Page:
We need to win the combat of desertification (Google / IPP Media)

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Desertification: We need to win

By Editor

Tanzania  is faced with many threats, dangers and risks. Wondering why? The depletion of her forests and the general mismanagement of the environment are but only a few of the most visible.

The country is located in what could be called the focal point of the tropical rain forest belt, yet nearly 60 per cent of her forest cover disappears each passing year through unmitigated mismanagement.

As a direct result once though impossible, the country is now considerably desertified and is witnessing a rise in carbon emissions due to indiscriminate tree felling and too much reliance on charcoal and firewood as primary sources of fuel.

Pressure from an international market hungry for timber is clearly among the major contributing factors to the country’s rapid loss of forests.

Efforts to address the problem come in a range of forms and include carious interventions, ranging from the construction and utilisation of more efficient charcoal kilns and stoves to the promotion of beekeeping as an alternate source of income for rural communities and rooting for more sustainable sources of energy.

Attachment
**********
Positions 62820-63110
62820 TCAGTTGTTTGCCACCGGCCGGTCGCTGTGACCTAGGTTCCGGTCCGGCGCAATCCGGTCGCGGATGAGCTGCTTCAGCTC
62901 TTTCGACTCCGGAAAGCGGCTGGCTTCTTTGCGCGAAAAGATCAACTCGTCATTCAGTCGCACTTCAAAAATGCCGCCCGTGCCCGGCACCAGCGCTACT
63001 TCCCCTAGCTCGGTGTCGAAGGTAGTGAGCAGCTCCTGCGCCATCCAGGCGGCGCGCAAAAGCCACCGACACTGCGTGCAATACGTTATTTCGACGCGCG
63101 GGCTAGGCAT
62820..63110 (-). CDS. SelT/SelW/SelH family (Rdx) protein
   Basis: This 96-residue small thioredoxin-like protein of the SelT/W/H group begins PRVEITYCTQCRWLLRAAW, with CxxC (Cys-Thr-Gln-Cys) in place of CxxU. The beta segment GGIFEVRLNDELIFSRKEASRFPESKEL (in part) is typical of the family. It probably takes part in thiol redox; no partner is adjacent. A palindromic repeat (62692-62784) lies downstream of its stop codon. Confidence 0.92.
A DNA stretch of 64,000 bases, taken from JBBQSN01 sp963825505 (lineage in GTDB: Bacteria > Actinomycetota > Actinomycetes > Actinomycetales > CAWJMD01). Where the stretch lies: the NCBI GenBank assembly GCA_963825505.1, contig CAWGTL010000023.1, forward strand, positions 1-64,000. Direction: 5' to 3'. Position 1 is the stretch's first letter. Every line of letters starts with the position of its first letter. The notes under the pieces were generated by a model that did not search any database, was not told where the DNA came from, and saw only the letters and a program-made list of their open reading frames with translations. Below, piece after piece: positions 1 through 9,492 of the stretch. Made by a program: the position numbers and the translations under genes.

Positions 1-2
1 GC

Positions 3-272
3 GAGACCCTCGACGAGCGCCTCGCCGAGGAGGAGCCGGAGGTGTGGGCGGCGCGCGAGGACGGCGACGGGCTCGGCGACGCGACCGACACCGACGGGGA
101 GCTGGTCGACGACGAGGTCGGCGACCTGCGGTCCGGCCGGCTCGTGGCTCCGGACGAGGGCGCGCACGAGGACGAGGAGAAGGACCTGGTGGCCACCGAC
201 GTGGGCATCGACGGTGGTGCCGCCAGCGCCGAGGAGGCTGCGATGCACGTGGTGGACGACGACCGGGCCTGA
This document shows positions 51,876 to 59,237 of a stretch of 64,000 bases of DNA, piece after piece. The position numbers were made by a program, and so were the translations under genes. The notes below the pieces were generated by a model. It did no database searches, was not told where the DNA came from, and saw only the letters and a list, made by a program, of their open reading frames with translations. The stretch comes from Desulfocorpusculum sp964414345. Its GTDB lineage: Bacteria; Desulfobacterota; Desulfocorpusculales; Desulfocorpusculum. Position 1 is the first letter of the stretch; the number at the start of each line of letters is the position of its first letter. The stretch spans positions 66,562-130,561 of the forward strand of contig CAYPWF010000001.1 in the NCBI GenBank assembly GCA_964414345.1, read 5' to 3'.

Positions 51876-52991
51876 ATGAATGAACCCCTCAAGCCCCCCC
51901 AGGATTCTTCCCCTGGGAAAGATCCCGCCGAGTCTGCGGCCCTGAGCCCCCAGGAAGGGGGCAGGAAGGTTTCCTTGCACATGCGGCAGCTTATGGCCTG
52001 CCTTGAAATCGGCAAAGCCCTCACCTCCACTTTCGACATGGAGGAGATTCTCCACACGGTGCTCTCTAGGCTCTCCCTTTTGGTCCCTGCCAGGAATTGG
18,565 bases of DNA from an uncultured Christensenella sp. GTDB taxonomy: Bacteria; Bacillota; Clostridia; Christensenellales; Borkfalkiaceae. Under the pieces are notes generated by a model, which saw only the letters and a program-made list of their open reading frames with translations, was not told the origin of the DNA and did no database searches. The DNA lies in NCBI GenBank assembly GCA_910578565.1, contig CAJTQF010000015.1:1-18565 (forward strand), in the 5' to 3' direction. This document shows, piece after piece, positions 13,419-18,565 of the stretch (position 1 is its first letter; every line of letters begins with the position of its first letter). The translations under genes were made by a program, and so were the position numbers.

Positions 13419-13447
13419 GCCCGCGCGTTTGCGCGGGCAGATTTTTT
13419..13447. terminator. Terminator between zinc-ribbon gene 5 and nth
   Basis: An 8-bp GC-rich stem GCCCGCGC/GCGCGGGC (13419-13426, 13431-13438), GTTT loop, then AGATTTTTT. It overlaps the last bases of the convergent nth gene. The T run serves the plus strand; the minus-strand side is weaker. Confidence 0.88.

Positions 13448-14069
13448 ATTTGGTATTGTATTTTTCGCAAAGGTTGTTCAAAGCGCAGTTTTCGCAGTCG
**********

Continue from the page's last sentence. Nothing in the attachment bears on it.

It is estimated that tree felling costs the country 400,000 hectares of forests each passing year, the main culprit in the depletion of its major natural resources being demand for fuel for domestic use.

Huge forests in the Eastern Arc Mountains – Usambara, Uluguru and Ukaguru – have all been laid waste in the past half a century, making many “traditional” sources of water sources shrink and ultimately die off.

Small wonder that many species of tropical hardwoods in the forests are now known only in name; they have all disappeared with the loss of forests.



Published by

Willem Van Cotthem

Honorary Professor of Botany, University of Ghent (Belgium). Scientific Consultant for Desertification and Sustainable Development.